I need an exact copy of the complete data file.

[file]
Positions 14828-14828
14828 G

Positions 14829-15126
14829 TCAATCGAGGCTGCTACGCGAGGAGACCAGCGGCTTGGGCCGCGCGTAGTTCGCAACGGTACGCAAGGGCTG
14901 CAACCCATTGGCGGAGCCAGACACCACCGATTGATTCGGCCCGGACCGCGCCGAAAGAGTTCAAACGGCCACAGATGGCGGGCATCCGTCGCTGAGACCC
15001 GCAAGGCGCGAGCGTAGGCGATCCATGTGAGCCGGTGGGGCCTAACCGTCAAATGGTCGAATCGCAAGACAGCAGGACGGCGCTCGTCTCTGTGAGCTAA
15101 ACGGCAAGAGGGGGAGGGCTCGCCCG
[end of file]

Positions 14828-14828
14828 G

Positions 14829-15126
14829 TCAATCGAGGCTGCTACGCGAGGAGACCAGCGGCTTGGGCCGCGCGTAGTTCGCAACGGTACGCAAGGGCTG
14901 CAACCCATTGGCGGAGCCAGACACCACCGATTGATTCGGCCCGGACCGCGCCGAAAGAGTTCAAACGGCCACAGATGGCGGGCATCCGTCGCTGAGACCC
15001 GCAAGGCGCGAGCGTAGGCGATCCATGTGAGCCGGTGGGGCCTAACCGTCAAATGGTCGAATCGCAAGACAGCAGGACGGCGCTCGTCTCTGTGAGCTAA
15101 ACGGCAAGAGGGGGAGGGCTCGCCCG